KAUAI, HAWAII, June 19, 2024 (Hinduism Today, by Anne Petry): Is there any other country in the world as colorful as India? Indian clothing is a visual explosion of vibrant and bright colors. I am always amazed by the tremendous variety of textiles and huge diversity of traditional outfits. All this is possible thanks to the knowledge of weaving mastered by millions of Indians for centuries. Let’s take a historical and geographical journey through India to discover the nation’s weaving arts. Silk saris are the quintessence of traditional women’s clothing in India. The nicest saris often go from generation to generation as a family heritage. In the same way, secrets of weaving and the art of decorating silk and cotton are transmitted from masters to students. This helps explain why weaving became an intrinsic symbol of Indian culture.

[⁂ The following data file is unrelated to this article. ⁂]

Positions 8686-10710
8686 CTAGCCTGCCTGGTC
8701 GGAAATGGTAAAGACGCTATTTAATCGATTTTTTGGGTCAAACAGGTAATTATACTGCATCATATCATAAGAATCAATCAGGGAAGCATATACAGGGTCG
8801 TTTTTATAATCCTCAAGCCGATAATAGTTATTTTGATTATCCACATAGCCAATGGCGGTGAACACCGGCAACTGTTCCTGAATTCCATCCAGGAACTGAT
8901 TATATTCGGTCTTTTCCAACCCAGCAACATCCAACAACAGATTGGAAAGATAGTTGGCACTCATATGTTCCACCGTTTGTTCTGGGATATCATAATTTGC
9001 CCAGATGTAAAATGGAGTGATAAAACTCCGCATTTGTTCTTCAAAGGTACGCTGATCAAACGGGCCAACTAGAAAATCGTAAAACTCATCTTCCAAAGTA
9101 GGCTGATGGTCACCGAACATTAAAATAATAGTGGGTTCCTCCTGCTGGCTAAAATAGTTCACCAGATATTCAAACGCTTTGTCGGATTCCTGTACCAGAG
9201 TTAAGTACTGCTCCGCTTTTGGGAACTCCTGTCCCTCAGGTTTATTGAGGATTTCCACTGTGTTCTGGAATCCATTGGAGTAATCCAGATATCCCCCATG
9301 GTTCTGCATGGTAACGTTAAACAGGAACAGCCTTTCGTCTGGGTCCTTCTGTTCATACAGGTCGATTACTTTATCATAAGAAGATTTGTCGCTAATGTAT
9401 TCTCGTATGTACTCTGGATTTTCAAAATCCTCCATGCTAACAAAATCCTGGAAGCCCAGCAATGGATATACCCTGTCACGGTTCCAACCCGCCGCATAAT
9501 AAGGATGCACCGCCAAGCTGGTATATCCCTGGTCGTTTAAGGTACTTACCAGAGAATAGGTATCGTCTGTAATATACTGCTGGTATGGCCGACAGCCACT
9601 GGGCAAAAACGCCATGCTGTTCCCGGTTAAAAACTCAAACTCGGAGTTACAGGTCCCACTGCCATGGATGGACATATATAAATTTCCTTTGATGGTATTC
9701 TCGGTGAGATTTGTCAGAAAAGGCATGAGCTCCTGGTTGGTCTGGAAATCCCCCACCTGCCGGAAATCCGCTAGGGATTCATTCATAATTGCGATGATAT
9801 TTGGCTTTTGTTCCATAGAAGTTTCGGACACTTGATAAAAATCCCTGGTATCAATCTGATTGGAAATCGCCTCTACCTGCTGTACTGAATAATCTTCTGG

In Indian history and Hindu myths, a few points can be highlighted. In ancient Veda texts several references are made to hiranya (cloth made out of gold), and in sacred literature it is said that the traditional sari from Madhya Pradesh was brought by Shishupal, Krishna’s cousin. The first evidence of weaving in the country dates back to the Indus Valley Civilization, which was active from 3300 to 1300 bce. The first weaving centers appeared in the 12th and 13th centuries to provide saris for royalty. Thus, the art of weaving is fully part of Indian history and is deeply engraved in Indian life and culture. In this vast and diverse country, one can find as many clothing habits and traditional weaving techniques as indigenous populations.

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